Mac Engel

For mysterious reasons, the Cowboys don’t value this position. And it’s still a problem

The Dallas Cowboys spend more time finding punters and kickers than they do safeties.

After more than a decade Cowboys fans are accustomed to the issue, which is now a crisis. For reasons known only to mystical powers, one of the most important positions on the field remains low on the priority list.

The Cowboys have had a Pro Bowler at every position but safety in the last decade.

There is no logical reason to explain why the safety positions remain a steady cast of third-day draft picks, middle-tier veteran free agents, and/or undrafted rookie free agents.

As a result, this problem will remain a problem until the Cowboys actually address it with cash, or a high pick.

Although Jeff Heath was regarded as a potential salary cap casualty, he may stick yet again. Expect him and cheap free agent addition George Iloka with Xavier Woods to occupy one of the more important positions on a defense.


The last time they spent a first-round pick on a safety was Roy Williams in 2002; the last time they spent a second-round pick on a safety was Tony Dixon in 2001.

In the Jason Garrett era, they have maintained this trend of addressing this position by any means other than a high pick, or money on an expensive free agent.

Under Garrett, the Cowboys’ “big splurge” on a safety was spending a third-round pick on J.J. Wilcox in 2013. The Georgia Southern alum lasted four seasons before the Cowboys did not re-sign him as a free agent.

Since the days of Roy Williams and Darren Woodson at the position, the list of suspects includes Jeff Heath, Woods, Kavon Frazier, Dixon, Barry Church, Darlan Thompson, Wilcox, Danny McCray, Gerald Sensabaugh, Abram Elam, Alan Ball, Ken Hamlin, Keith Davis; Byron Jones was drafted in the first round as a cornerback who was moved to safety and then moved back to cornerback, where he excelled last season.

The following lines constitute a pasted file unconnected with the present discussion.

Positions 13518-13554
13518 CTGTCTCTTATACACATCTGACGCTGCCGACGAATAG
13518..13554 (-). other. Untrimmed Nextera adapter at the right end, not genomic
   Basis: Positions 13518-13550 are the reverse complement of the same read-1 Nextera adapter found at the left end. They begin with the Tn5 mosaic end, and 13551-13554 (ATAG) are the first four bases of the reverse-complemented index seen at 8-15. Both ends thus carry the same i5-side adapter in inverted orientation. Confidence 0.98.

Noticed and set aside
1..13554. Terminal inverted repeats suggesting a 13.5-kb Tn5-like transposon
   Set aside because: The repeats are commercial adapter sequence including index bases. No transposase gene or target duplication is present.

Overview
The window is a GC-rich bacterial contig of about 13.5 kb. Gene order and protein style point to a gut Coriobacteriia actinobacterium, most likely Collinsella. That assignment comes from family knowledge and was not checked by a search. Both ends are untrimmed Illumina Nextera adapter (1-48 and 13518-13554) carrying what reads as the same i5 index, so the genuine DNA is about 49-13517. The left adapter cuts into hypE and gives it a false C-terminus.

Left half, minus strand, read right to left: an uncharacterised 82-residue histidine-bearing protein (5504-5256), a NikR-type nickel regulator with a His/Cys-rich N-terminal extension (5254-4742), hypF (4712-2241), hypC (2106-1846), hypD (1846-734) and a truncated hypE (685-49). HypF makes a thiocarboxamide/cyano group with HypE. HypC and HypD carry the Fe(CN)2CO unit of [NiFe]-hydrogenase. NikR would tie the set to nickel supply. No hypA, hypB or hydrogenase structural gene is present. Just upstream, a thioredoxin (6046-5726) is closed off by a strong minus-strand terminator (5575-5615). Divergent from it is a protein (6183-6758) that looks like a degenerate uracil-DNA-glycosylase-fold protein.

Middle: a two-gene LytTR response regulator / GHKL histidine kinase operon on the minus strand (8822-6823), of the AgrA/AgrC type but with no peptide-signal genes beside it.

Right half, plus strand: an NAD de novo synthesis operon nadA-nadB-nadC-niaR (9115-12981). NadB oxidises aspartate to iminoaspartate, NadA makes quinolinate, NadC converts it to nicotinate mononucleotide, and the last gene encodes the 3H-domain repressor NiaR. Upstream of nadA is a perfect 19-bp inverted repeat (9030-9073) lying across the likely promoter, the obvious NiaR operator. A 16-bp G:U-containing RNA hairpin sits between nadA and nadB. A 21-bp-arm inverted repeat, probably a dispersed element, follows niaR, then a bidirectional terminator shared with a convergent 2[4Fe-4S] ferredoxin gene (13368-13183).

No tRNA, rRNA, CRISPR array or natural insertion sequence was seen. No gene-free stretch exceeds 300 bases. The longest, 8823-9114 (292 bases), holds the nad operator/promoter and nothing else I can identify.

Hamlin, who signed with the Cowboys as a free agent in 2007, turned in one of the great value seasons ever by a Cowboys free agent. He was a Pro Bowler in ‘07, was handed a six-year contract, and then did nothing.

Ex-Seahawks safety Earl Thomas was the guy you wanted, but the Cowboys were never going to commit to a guy they fear will suffer another injury. He signed a four-year deal with the Ravens.

Former Seahawks teammate Kam Chancellor likely is not going to come out of retirement to play.


The latest option to “take over” at safety is former Texas A&M standout Donovan Wilson. He was a sixth-round pick of the 2019 NFL Draft, where all great Cowboys safeties are selected. Their previous three safeties they selected in the draft were in the sixth round (Woods, Frazier) or seventh round (Ahmad Dixon).

Don’t hold it against Wilson; he had a sixth-round grade and was drafted where he was projected. If he makes the team and plays some special teams and nickel situations, call it a success.

“When I was growing up, I watched (former Eagles safety) Brian Dawkins a lot; he came to one of our games,” Wilson said Saturday. “I got a picture with him. He was on our sideline when we played Mississippi State when Dak (Prescott) was their quarterback.

“(Dawkins’ advice was) to play physical every chance you get. To hit and hit hard.”

Wilson is regarded as a tough player who can hit, but lacks the range to affect much in coverage. If that sounds like some of the other names mentioned on this list, it’s not a coincidence.

Finding a safety who can cover, catch interceptions and hit is as easy as finding Santa Claus ... the real one.

Top quality safeties are expensive, either in free agency or the draft.

For reasons known only to an entity more powerful than Jerry Jones, the Cowboys simply will not spend the cash, or the picks, to find that type of safety.

The problem will remain the problem until they do.

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